Supplies:

  • Bathtub
  • Empty Water Bottle
  • Sound Waves in the Tub: See how soundwaves travel through different mediums. Grab two spoons from the kitchen and knock them together under the water. Observe how quiet the noise is under the water. Now dunk your head under and knock them together again. Hear how much louder the sound is when the waves don’t have to travel through different mediums!

Supplies:

  • Bathtub
  • Metal Spoons
  • Float and Sink: See how shape can affect buoyancy. Take a sheet of tin foil and lay it flat on the top of the water in the tub. The foil floats easily over the water! Now ball up the foil, changing its shape, and watch it sink to the bottom.

Supplies:

  • Sheet of Tin Foil
  • Bathtub

Garage Art Studio

Want to let your creative imagination free? Head on out to your garage and get ready to get messy.

  • Static Electricity: Create your own electricity with static! Simply take a balloon and blow it up. Tie the end to secure the air in the balloon. Rub the balloon back and forth across a carpet rug. Then, rub the balloon back and forth against your hair. Slowly raise the balloon off your hair and watch the magic happen!

Supplies:

  • Carpet
  • Balloon
  • Head of Hair
  • Create Primary/Secondary Colors: Learn how colors combine to create brand new hughes. Find a few shallow dishes and fill them with water. Take food coloring with all the primary colors of red, yellow, and blue. Put a few drops of each color in their own dish. Now add drops of another color to each and experiment to find how to create the secondary colors.

Supplies:

  • Food Color in Primary Colors
  • Shallow Dishes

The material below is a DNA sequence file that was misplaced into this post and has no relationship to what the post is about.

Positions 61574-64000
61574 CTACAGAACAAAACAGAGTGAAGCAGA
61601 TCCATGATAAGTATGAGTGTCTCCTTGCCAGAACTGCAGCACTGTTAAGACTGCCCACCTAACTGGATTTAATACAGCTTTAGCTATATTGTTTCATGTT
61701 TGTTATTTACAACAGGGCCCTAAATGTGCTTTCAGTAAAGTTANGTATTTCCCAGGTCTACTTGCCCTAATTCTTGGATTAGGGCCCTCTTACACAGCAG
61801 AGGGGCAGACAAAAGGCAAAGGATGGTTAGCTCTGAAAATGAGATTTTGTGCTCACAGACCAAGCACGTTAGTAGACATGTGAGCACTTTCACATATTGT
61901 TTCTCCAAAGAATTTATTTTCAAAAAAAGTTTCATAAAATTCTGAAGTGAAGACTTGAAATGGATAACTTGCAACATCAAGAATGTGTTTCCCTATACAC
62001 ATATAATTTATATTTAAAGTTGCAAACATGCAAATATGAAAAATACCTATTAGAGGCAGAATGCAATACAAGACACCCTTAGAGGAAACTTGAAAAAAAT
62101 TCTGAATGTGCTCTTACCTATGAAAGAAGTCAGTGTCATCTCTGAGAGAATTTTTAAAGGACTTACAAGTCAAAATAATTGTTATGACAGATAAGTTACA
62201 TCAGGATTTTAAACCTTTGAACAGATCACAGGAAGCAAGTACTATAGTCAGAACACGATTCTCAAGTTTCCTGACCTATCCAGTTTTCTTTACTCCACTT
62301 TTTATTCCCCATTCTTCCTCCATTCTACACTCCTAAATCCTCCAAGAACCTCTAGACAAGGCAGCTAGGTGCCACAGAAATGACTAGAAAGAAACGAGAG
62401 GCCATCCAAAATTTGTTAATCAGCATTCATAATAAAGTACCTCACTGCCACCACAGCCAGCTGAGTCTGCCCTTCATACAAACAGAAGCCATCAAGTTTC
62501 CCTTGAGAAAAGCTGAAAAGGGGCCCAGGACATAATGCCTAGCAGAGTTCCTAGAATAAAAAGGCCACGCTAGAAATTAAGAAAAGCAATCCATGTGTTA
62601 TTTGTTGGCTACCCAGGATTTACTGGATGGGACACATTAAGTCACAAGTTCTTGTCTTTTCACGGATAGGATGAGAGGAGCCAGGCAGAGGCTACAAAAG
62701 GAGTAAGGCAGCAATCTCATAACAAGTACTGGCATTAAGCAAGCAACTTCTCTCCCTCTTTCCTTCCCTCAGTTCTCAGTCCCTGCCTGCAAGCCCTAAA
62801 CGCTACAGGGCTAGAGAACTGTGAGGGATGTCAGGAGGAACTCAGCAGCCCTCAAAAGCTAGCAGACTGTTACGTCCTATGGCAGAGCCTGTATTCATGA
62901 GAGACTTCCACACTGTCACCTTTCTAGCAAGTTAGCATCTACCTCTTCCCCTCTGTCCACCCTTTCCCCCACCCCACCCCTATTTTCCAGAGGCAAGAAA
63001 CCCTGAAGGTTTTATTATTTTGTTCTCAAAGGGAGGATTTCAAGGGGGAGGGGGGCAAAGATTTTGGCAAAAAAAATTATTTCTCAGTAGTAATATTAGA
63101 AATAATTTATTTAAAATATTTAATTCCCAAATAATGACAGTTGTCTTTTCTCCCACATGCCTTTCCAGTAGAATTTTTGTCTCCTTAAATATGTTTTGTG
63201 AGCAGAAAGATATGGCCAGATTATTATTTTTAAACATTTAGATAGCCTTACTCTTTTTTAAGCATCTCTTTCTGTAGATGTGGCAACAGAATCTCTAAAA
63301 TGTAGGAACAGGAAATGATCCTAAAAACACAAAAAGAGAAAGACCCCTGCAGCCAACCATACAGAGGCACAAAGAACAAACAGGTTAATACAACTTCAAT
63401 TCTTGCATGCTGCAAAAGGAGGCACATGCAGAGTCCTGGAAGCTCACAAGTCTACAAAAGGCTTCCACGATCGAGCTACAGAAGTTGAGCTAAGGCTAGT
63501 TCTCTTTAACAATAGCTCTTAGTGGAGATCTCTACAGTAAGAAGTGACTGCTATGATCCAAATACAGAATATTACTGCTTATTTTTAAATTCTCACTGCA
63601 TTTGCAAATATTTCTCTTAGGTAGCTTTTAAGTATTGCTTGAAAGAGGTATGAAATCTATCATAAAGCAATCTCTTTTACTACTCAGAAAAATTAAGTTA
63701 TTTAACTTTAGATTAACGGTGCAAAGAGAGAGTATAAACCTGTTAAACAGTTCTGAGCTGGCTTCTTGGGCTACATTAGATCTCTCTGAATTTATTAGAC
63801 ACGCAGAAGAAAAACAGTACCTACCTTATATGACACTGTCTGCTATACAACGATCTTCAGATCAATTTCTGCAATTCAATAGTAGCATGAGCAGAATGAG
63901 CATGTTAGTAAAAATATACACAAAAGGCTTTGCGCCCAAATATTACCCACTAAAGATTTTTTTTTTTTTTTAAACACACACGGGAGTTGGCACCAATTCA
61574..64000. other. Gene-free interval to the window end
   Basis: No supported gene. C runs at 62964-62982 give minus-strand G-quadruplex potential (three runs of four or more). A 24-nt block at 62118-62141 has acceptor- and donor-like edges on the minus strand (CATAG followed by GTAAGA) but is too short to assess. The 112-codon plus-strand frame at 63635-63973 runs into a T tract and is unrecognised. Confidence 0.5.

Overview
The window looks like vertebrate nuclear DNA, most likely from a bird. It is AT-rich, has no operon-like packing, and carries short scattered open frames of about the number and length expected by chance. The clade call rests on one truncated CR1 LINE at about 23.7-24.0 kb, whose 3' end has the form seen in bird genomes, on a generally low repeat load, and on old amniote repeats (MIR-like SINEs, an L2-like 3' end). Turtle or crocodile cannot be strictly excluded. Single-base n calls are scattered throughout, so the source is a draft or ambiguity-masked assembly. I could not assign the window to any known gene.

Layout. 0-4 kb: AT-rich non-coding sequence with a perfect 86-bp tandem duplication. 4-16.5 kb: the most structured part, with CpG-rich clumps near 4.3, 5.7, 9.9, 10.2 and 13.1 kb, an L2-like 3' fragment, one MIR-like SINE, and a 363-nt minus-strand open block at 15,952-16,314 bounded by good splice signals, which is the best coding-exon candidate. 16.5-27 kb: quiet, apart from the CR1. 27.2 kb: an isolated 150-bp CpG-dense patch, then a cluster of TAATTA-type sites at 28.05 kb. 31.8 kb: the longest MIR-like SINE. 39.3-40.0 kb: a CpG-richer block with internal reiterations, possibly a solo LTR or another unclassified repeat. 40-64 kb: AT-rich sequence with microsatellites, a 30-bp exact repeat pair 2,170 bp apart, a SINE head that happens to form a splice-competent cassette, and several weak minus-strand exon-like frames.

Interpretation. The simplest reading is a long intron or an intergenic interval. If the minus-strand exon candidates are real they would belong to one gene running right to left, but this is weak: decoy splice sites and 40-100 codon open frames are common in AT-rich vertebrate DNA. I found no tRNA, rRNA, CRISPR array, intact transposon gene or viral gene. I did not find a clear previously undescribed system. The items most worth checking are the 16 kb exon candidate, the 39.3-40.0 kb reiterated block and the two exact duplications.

• Water
  • Rainbow Paper: Learn how oil refraction and water can make a rainbow inside! Fill a clear bowl with water and add one drop of clear nail polish to the water. Wait a few seconds for the polish and water to mix. Dip a black piece of paper into the water and marvel at the colorful outcome!

Supplies:

  • Clear Bowl
  • Water
  • Clear Nail Polish
  • Black Paper
  • Musical Kazoo: Explore sound and music by making your very own instrument. Cover one end of a paper towel or toilet paper roll with wax paper and secure with a rubber band. Use a sharp pencil to poke a hole in the side of the roll. Place your mouth over the open end of the roll and make a humming sound with your mouth to start making music! Change your voice higher or lower to see how the sound changes.

Supplies:

  • Paper Towel or Toilet Paper roll
  • Wax Paper
  • Rubber Band
  • Sharp Pencil
  • Climbing Colors: Watch color go on the move! Choose your favorite colored marker and draw a thick circle where the ruffle meets the center of a white coffee filter. Find a small, shallow glass and fill it a little over halfway with water.  Fold the coffee filter in half, then in half again, making a cone shape. Place the white tip into the glass where it barely touches the water. Watch as the water travels up the filter, chasing the color to the top!
    Supplies: